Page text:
• Muslim faith, with a mini hajj or pilgrimage to Mecca that included various stations set up outside where children could learn about the different aspects. At each station, there was a story about why Muslims complete that step of the Hajj, and then the children did something that emulated that.
“One thing they do is get water from a sacred stream, and here we had a thing of water that kids could dump over their heads,” said Appell. “There also is a place (on the Hajj) where they throw stones at the devil, so here we had them throw stones at a tree.”
Adults attending the program stayed inside for a question and answer period.
• Hinduism. Mrs. Apte from the Montessori Day School in Washington brought people from the Hindu temple in St. Louis to Washington to help her lead games, provide henna tattoos and demonstrate how to wear saris.
• Buddhism. Several monks from the Mid-American Buddhist Association in Augusta led the presentation.
On each night, people were invited to make a quilt square inspired by the faith — for Juneteenth, people used symbols from the Underground Railroad that helped escaped slaves find their way to freedom, and for Hindu night, they created rangoli designs.
More than 100 people attended throughout the week. Some came one night; a few came every night. People who came were from well beyond Washington — from Pacific, Robertsville, Eureka . . .
Many people commented that attending the event changed their perspective on things and people of other faiths.
“What is so great about VCS is the education,” said Patricia Bowers, a NUUR member. “People just don’t know a lot of this, and we educate and enlighten people to the ways that we are all alike, more so than not.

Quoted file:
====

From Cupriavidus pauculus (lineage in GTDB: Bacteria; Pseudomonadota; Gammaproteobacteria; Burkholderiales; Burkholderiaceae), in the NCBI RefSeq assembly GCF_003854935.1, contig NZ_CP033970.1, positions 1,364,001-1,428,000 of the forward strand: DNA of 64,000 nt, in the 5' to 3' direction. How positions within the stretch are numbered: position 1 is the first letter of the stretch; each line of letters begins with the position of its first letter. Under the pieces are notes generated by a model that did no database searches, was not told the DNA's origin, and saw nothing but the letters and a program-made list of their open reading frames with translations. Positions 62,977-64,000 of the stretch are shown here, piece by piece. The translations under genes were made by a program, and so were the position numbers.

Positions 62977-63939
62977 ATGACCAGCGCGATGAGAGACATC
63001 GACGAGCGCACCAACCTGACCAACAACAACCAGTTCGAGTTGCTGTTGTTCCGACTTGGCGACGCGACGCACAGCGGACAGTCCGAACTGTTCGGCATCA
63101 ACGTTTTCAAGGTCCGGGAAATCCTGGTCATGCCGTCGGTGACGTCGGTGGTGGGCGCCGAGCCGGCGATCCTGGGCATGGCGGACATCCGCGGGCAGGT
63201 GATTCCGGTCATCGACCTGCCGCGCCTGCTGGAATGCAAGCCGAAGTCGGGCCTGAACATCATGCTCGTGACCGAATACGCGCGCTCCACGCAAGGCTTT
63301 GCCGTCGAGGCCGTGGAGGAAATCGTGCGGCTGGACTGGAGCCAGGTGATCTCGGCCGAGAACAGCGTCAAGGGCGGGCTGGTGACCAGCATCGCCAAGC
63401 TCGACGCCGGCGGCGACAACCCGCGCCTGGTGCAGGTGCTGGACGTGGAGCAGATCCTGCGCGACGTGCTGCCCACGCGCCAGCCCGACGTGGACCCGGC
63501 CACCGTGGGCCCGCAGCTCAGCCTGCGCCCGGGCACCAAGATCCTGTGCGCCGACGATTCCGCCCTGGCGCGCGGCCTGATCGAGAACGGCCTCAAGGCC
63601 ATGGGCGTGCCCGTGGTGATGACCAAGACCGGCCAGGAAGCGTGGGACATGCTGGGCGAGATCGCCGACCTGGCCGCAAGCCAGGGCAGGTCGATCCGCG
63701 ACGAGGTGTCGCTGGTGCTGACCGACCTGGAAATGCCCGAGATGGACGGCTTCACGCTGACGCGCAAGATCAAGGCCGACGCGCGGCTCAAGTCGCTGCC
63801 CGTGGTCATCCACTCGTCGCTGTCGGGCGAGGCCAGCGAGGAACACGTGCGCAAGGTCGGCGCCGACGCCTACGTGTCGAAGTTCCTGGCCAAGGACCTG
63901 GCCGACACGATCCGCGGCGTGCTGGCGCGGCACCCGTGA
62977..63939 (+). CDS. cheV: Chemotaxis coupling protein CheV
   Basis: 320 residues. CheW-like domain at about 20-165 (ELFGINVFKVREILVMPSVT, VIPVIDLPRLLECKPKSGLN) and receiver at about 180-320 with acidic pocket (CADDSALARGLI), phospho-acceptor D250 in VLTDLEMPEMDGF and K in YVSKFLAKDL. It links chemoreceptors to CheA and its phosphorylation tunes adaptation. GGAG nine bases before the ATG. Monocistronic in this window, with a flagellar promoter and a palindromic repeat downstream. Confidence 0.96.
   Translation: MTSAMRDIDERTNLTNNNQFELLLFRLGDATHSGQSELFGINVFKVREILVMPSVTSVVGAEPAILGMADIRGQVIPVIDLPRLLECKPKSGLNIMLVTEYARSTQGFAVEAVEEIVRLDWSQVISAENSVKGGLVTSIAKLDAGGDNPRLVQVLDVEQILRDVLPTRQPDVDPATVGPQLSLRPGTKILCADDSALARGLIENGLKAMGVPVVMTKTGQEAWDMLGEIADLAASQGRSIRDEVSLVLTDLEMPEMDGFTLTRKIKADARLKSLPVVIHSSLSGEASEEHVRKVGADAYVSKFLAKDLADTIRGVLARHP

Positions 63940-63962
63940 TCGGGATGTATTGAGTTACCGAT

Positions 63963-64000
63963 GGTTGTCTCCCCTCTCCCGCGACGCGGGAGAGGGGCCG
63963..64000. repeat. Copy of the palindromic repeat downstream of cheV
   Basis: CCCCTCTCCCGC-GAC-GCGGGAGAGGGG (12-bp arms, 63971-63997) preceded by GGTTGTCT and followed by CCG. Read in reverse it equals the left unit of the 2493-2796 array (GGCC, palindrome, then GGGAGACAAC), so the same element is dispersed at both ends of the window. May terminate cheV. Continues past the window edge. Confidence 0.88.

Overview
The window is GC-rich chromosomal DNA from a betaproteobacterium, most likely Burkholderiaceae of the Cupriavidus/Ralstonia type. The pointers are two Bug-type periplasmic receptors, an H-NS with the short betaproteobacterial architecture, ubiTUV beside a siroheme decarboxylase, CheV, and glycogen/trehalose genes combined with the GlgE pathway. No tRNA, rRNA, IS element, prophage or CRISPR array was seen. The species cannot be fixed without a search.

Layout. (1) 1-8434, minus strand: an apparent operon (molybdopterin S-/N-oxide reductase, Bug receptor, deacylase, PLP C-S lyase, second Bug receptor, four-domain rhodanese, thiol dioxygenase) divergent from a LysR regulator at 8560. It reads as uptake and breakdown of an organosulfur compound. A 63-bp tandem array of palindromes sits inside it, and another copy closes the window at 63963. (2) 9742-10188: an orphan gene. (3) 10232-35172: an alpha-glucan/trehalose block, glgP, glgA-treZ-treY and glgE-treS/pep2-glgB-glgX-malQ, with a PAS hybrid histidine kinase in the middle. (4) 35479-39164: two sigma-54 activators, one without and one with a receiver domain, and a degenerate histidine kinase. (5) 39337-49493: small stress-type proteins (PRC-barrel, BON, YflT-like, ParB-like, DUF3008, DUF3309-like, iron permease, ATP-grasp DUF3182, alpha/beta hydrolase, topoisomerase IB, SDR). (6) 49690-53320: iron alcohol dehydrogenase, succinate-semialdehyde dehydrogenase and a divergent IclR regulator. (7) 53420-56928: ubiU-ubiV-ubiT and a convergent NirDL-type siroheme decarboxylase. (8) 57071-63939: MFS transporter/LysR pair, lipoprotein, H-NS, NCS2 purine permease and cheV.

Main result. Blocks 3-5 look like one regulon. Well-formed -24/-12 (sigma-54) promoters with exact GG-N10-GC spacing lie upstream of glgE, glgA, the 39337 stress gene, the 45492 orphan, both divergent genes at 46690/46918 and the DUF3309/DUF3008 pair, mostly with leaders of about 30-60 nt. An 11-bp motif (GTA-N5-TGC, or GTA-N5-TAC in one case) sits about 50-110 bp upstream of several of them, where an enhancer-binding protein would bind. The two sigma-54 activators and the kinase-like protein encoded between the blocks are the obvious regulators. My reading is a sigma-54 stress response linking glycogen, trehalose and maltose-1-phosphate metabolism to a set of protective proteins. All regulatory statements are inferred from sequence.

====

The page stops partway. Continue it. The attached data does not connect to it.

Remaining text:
“Plus there’s always food, and that opens your mind to try new things,” she said. “There’s something about breaking bread together that kind of brings you together more.”
“It humanizes you,” Appell remarked.
One of the goals of VCS is to build bridges between people in the community, said Appell.
She herself has found that people she’s met through VCS, she may see around town, at the grocery store or at the gym, and she can stop for a few minutes and talk with them to learn about their lives and understand their perspective.
“It’s an opportunity to break boundaries, and it makes them feel more comfortable and welcome in a community where they are the minority,” Appell commented.
After the first VCS, feedback organizers received was that as much as people had enjoyed learning about the different religions, they also wanted to learn about the cultures outside of the religious traditions, said Appell. Last year we focused more on regions of the world. And this year is a way to bring those two, religion and culture, together.
Appell’s daughter, Grace, suggested the theme of holidays around the world.
Plans for the winter and spring programs have not been finalized. Watch The Missourian for details. Dates have been set for Feb. 2 and April 26. Hours will be 4 to 6:30 p.m. at Peace Lutheran Church, 5 Scenic Drive, Washington.
Model for Other Communities to Replicate
Appell has created a website for VCS that she hopes other communities will use as a model for creating a similar program in their areas.
“One of my colleagues in Arkansas is doing an interfaith summer camp, which is a similar idea,” she said. “They have an interfaith group that they work with in their community, so they are going to the mosque one day, going to the synagogue one day. Taking all the kids there. Instead of having a VBS, they are going around the community.”
Free to Attend, Funded by Grants
There is no charge to attend VCS.
In the past, NUUR took up a freewill offering to help defray the cost of hosting the event. But holding it over four Sundays rather than across a single week allowed NUUR to apply for four separate action team grants from Thrivent Financial to cover the cost of supplies and food.